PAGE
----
Criminal justice reform is a critical piece of conversation on how best to prevent human trafficking and support trafficking survivors. In this piece, authors Poonam Daryani and Ali Miller of the Yale Global Health Justice Partnership (GHJP) share one of many diverse perspectives on this issue.
Facing facts: Un-meetable promises in the shadow of municipal-level “diversion” programs for people arrested under prostitution law
For many of us seeking to support the rights of people caught both the surveillance of the U.S. criminal legal system and the economic and physical precariousness of street economies, “diversion programs” sound compelling. The idea that cities and states can set up systems that divert people from the harms associated with arrest, conviction and detention for low-level offenses seems on point. Equally appealing is the notion that these projects and processes are somehow part of an effective anti-trafficking movement.
But research and analysis carried out over the last three years by the Yale Global Health Justice Partnership (GHJP) of Yale Law and Public Health Schools with the Sex Workers Project of the Urban Justice Center (SWP-UJC) in New York tells a different story — one of ad hoc good intentions but long term misfire, failure, and in the worst cases greater repression, almost always because the programs miss (indeed mis-diagnose) the reasons for the criminal conduct, substituting individual moral failures and trauma as causes of sex selling sex and eliding attention to structural violence, policies constraining the poor, racism and sexism.
Our two reports, Diversion from Justice: A Rights-Based Analysis of Local ‘Prostitution Diversion Programs’ and their Impacts on People in the Sex Sector in the United States and Un-Meetable Promises: Rhetoric and Reality in New York City’s Human Trafficking Intervention Courts, examined municipal-level programs that claim to divert ostensibly “trafficked” or “exploited” people arrested under prostitution and related laws out of the purview of the criminal legal system and into mandated social services in order to end the revolving door of criminalization.
Our reports reveal that despite the popularity and proliferation of prostitution “diversion” programs (PDPs) nationwide, most PDPs operate in ways that are contrary to their claims of doing good in the lives of defendants and may be sources of injustices and harms to rights. Because PDPs are local, jurisdiction-driven systems that vary radically across the country, they are both challenging to monitor as a class of intervention and difficult to hold accountable. Our reports examine how the inconsistent, ad hoc, and often opaque operations of PDPs can mask troubling practices: namely, court overreach, disrespectful and destabilizing practices, limited benefits to defendants and almost no engagement of the views of the persons most affected.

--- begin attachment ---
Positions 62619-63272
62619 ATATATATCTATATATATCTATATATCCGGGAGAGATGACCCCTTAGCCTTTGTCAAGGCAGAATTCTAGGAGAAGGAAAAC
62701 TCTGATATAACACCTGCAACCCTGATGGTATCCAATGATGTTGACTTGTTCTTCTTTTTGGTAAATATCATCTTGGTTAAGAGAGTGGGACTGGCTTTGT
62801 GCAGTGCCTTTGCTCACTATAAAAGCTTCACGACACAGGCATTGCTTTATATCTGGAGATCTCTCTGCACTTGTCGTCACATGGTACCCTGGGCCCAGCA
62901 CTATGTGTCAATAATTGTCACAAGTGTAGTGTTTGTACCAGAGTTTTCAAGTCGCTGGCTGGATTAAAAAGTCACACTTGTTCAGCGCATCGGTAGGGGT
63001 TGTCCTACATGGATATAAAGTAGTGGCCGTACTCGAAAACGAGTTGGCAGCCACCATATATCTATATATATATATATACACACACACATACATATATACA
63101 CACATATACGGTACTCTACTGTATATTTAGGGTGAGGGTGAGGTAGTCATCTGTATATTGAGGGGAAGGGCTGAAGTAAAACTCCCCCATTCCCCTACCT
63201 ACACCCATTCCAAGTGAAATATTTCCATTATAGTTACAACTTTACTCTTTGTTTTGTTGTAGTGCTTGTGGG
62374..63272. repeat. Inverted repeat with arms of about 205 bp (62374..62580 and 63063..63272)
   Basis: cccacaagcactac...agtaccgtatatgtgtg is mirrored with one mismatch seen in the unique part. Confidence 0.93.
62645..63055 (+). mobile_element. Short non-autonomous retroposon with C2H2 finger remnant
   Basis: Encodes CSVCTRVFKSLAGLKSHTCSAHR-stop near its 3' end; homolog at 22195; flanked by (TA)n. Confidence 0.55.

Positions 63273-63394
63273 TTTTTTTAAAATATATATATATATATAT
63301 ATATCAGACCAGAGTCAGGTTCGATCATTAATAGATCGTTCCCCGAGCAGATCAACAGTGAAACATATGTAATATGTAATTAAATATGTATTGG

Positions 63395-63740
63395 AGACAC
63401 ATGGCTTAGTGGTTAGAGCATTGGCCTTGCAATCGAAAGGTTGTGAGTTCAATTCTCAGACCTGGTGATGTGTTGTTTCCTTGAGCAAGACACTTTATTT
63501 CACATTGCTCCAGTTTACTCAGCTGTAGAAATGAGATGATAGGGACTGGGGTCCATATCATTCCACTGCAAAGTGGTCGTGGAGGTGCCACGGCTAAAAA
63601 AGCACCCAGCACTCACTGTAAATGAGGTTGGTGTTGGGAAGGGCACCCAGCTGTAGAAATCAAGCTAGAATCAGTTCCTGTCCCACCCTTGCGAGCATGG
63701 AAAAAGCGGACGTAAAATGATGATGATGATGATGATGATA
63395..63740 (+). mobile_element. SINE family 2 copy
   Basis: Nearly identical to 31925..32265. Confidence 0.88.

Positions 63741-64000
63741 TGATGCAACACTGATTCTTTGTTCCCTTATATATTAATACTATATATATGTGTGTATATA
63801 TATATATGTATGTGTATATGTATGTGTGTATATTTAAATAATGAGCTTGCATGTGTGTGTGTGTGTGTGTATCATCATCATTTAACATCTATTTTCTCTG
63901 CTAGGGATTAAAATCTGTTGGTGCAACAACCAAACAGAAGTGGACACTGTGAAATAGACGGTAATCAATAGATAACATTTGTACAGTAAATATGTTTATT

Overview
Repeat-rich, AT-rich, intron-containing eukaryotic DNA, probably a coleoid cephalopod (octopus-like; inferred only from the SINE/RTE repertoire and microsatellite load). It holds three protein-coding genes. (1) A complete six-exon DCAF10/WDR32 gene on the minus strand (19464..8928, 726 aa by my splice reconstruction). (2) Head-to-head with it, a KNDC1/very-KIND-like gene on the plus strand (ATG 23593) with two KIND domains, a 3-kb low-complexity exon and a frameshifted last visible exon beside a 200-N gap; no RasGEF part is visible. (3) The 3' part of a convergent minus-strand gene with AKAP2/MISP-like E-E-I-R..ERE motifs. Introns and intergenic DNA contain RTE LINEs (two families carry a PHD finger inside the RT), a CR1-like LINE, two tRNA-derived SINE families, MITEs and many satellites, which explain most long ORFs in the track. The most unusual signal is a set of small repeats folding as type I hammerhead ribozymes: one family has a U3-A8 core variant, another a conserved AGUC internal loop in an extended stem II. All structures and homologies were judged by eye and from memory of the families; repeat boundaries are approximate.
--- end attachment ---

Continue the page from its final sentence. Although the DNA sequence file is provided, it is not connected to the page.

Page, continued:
In analyzing the rhetorical narratives that underpin the development of today’s PDPs, we found that these programs are often built upon and promulgate flawed ideologies about gender, race, sex, crime and rehabilitation in the sexualized penal context of prostitution offenses. Many PDPs paradoxically position the sellers of sex as “victims” needing rehabilitation, but then charge them as criminals and embed their treatment in the criminal legal system, thereby conflating all sex work with trafficking while retraining coercive control of people in the sex sector.
In some PDPs, their proposed benefits (i.e., access to services, treatment with respect, etc.) were of tangible value to some defendants. In the interviews we conducted for the reports, a few defendants shared positive aspects of their experiences in PDPs and relayed gratitude for the social service providers they were assigned through the program. While these recounts may appear to legitimize PDPs, we argue that all people who sell sex (not just those in special courts) should be treated with dignity and have access to compassionate services on a voluntary basis, and that these expressions of appreciation are more indicative of the overall failure of court systems to make respectful engagements the standard of practice. Moreover, the services most commonly offered though PDPs (e.g., mental health and trauma counseling) are often not appropriate to address the pervasive structural issues (e.g., poverty, criminalization) and needs (e.g., housing, education) of defendants. One defendant we interviewed regarding their experiences in NYC’s Human Trafficking Intervention Courts expanded on this at length: